Group homomorphisms preserve exponents

Let G and H be groups and \varphi : G \rightarrow H a group homomorphism.

  1. Prove that \varphi(x^n) = \varphi(x)^n for all x \in G and n \in \mathbb{Z}^+.
  2. Prove that \varphi(x^n) = \varphi(x)^n for all x \in G and n \in \mathbb{Z}.

  1. We proceed by induction on n. For the base case, \varphi(x^1) = \varphi(x) = \varphi(x)^1. Suppose the statement holds for some n \in \mathbb{Z}^+; then \varphi(x^{n+1}) = \varphi(x^n x) = \varphi(x^n) \varphi(x) = \varphi(x)^n \varphi(x) = \varphi(x)^{n+1}, so the statement holds for n+1. By induction, \varphi(x^n) = \varphi(x)^n for all n \in \mathbb{Z}^+.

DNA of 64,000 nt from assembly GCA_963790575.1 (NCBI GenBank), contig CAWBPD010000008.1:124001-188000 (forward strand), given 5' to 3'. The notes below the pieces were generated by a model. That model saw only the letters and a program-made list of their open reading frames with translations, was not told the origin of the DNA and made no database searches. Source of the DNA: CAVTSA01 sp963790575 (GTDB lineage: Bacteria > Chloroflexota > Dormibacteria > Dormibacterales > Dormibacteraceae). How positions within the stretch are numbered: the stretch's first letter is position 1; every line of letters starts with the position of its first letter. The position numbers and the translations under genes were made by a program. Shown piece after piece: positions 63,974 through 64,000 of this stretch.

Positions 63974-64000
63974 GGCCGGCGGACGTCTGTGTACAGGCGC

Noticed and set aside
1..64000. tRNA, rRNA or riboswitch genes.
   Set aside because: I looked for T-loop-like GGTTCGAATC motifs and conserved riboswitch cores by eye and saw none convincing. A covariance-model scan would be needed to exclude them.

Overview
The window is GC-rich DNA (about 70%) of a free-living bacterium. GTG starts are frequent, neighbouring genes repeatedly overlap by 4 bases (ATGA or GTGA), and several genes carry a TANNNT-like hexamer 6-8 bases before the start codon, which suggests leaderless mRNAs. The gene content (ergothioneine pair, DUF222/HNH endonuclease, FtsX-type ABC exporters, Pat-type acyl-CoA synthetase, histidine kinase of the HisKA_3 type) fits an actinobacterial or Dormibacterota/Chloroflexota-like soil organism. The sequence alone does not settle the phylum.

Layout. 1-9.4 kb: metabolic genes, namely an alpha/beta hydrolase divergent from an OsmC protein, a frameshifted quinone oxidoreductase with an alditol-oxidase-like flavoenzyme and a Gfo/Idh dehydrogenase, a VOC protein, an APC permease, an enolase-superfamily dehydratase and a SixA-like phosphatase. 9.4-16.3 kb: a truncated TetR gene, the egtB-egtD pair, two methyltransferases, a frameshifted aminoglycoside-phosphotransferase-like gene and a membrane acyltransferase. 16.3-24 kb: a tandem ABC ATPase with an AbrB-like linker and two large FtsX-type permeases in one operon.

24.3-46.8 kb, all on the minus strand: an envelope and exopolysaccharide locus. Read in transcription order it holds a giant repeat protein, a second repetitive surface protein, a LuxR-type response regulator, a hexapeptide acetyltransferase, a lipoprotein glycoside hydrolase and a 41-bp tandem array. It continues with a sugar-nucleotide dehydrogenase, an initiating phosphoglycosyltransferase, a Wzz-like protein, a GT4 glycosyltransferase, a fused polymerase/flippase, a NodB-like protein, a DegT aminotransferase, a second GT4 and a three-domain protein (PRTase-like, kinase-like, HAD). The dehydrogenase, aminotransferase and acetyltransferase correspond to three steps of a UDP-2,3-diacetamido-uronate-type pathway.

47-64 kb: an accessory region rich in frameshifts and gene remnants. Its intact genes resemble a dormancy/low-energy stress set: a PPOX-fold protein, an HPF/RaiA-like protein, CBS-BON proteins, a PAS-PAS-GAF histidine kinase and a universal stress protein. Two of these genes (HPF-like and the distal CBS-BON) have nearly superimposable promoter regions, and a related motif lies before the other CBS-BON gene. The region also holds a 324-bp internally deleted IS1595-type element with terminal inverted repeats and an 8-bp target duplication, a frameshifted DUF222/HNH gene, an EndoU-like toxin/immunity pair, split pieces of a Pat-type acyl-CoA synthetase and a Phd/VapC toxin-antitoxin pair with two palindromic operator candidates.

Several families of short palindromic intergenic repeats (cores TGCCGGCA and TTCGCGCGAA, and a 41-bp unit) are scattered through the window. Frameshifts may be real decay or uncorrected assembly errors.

2. First, note that \varphi(x) = \varphi(1_G \cdot x) = \varphi(1_G) \cdot \varphi(x). By right cancellation, we have \varphi(1_G) = 1_H. Thus \varphi(x^0) = \varphi(x)^0. Moreover, \varphi(x) \varphi(x^{-1}) = \varphi(xx^{-1}) = \varphi(1) = 1; thus by the uniqueness of inverses, \varphi(x^{-1}) = \varphi(x)^{-1}. Now suppose n is a negative integer. Then \varphi(x^n) = \varphi((x^{-n})^{-1}) = \varphi(x^{-n})^{-1} = (\varphi(x)^{-n})^{-1} = \varphi(x)^n. Thus \varphi(x^n) = \varphi(x)^n for all x \in G and n \in \mathbb{Z}.
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